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Velvet: A pile fabric with a clipped nap. Gingham: Yarn dyed combed or carded cotton fabric woven in checks, stripes and plaids or two or more colors. The Twill Weave: Has each warp thread passing over two or more filling threads, with the interlacing advancing one thread on successive warps. Natural Fibers: Cotton Wool Silk Hemp b.
It is named for the Frenchman who invented a loom which operates somewhat like the roller on a player piano. Used as a plain dyed fabric or a printed fabric. The basic substance for the three cellulosic fibers (acetate, rayon, and triacetate) is cellulose, which comes from purified wood pulp. The basic substance for the three cellulosic fibers (acetate, rayon, and triacetate) is cellulose, which comes from purified wood pulp.
These premium hides in their natural, unadulterated state retain the superior characteristics of suppleness and tuftability found only in genuine Full Top Grain leather. If they cannot be dissolved or melted directly, they must be chemically converted into soluble derivatives. Blend: The combination of two or more types of staple fibers and/or colors in one yarn. The substances used in the production of the noncellulosic fibers generally are melted or chemically converted into a liquid state.
Velour: A term loosely applied to all types of fabrics with a nap or cut pile on one side. paraffin, or shellac and run through a hot friction roller to give a high polish. It has excelent cleanability characteristics and takes vivid color well. Only the finest hides, those which do not require sanding or buffing to remove defects or imperfections, can be classified as Full top Grain.
Average dye lot 700 yards. Finishing: The process of dyeing, printing, etc. Good resistance to fading when solution dyed, very sensitive to heat. The designs vary from traditional to contemporary.
Rayon Ingredient: A manufactured fiber composed of regenerated cellulose, as well as manufactured fibers composed of regenerated celluluse in which substituents have replaced not more than 15% of the hydrogens of the hydroxyl groups. The process is repeated to obtain multicolored designs. Gingham: Yarn dyed combed or carded cotton fabric woven in checks, stripes and plaids or two or more colors. Yarns vary in size and shape, both of which have an effect on the appearance of the fabric.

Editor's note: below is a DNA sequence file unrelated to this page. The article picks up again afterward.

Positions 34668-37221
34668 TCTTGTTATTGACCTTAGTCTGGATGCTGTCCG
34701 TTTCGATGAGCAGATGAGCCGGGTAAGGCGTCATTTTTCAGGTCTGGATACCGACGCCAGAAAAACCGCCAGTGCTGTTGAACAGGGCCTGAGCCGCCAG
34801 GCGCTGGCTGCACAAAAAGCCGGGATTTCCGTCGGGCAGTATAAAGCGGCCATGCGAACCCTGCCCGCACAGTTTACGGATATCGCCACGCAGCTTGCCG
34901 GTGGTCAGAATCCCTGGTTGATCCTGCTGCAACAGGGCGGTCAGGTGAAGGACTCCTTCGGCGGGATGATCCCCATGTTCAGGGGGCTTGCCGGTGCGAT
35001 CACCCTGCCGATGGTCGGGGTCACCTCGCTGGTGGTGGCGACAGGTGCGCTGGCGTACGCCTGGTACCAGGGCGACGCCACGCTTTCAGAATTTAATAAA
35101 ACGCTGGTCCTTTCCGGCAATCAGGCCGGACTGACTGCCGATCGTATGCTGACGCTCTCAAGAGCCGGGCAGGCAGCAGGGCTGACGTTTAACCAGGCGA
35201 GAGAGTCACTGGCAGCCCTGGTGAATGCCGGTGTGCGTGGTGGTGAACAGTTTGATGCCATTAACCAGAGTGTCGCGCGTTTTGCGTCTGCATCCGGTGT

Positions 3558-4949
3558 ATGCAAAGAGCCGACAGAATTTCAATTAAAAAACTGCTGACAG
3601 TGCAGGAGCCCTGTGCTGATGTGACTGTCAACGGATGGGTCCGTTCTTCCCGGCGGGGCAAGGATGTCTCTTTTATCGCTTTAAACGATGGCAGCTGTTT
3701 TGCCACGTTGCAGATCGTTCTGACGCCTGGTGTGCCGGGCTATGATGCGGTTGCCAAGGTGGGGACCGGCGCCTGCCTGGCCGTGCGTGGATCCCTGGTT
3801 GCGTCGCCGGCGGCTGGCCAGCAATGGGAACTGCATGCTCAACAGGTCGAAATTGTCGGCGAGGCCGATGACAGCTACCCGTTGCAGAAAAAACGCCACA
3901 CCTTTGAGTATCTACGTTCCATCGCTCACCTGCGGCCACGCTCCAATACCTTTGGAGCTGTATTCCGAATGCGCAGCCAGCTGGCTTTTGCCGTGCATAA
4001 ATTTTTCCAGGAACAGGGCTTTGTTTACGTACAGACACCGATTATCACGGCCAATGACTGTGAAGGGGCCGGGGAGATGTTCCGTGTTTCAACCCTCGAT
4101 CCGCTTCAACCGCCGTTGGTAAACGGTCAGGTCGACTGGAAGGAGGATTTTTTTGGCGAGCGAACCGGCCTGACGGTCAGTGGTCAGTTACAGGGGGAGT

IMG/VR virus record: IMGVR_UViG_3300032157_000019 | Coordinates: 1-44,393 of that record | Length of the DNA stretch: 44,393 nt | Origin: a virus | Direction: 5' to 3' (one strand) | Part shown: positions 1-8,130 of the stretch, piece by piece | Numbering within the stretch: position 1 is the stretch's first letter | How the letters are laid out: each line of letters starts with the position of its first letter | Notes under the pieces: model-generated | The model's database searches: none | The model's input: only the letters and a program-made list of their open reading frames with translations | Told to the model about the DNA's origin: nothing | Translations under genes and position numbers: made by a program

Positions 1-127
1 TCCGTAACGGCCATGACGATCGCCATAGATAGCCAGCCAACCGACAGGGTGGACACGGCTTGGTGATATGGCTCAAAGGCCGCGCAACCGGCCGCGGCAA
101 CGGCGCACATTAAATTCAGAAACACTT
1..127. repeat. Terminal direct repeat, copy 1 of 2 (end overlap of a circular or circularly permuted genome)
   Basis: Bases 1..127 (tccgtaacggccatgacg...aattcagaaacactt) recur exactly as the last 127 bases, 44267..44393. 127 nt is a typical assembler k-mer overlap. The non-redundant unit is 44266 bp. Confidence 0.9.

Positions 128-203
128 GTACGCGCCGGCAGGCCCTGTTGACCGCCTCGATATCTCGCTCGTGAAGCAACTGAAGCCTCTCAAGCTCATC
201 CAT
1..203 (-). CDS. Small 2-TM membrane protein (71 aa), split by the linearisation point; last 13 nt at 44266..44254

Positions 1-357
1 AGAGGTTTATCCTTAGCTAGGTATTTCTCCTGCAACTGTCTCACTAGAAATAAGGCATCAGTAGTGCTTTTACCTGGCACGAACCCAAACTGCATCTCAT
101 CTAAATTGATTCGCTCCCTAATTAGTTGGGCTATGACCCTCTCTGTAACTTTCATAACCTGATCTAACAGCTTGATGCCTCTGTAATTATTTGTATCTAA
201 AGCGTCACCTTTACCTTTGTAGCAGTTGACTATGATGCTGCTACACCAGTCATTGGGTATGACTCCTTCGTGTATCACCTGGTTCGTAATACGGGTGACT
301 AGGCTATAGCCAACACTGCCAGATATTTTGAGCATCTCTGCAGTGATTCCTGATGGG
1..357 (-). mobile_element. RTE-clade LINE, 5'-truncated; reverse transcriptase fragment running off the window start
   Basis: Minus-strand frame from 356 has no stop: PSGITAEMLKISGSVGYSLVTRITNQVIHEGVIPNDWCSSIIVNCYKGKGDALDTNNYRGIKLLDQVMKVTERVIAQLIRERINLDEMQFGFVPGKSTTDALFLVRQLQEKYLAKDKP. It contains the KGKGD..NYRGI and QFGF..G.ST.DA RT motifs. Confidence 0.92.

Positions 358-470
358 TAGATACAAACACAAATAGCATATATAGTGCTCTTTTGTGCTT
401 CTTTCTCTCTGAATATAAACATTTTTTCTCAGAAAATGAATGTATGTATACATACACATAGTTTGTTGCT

Nest of tables-a set of occasional tables that slide one beneath the other when not in use O [TOP] Didn Ogee-descriptive of an edge or foot consisting of two curves, the top convex and the bottom concave, forming an S-curve Ottoman-an upholstered footstool P [TOP] Didn Pad or club foot-a rounded foot that sits on a circular base; used in conjunction with cabriole legs on furniture Parquetry-geometric marquetry made from veneers of various woods Parsons leg-a long fully upholstered leg Pedestal desk-a flat desk, usually with a leather top, that stands on two banks of drawers Pedestal -a supported by a single central base Pediment-equivalent in Classical architecture of a gable; a triangular head or topping Pegged furniture-early joined furniture constructed by a system of slots and tenons, held together by dowels Pembroke -a small two-flap that stands on four legs Pencil-post bed-a bed with four slim posts; used alone or with a canopy Pie-crust top-an ornately carved decorative edge of a dished-top tripod or tea- Pilaster-a false column used for decorative purposes Platform base-three-or four-cornered flat bases supporting a central pedestal and standing on scrolled or paw feet Plywood-form of laminated wood with the grain of the alternate layers set at right angles Post-modernism-a reaction against Modernism that began during the 1950s and promoted the reintroduction of bright colors and decorative components R [TOP] Didn Rail-horizontal spats of a chair & tableware customized fitting back Reeding-decoration created by narrow, convex moldings in parallel strips and divided by grooves Rocaille-ornament style from the rococo period consisting of an abstract shell or leaf motif Rococo-decorative style that evolved in the early 18th century partly as a reaction to the Baroque; featured asymmetrical ornament and flamboyant scrollwork.
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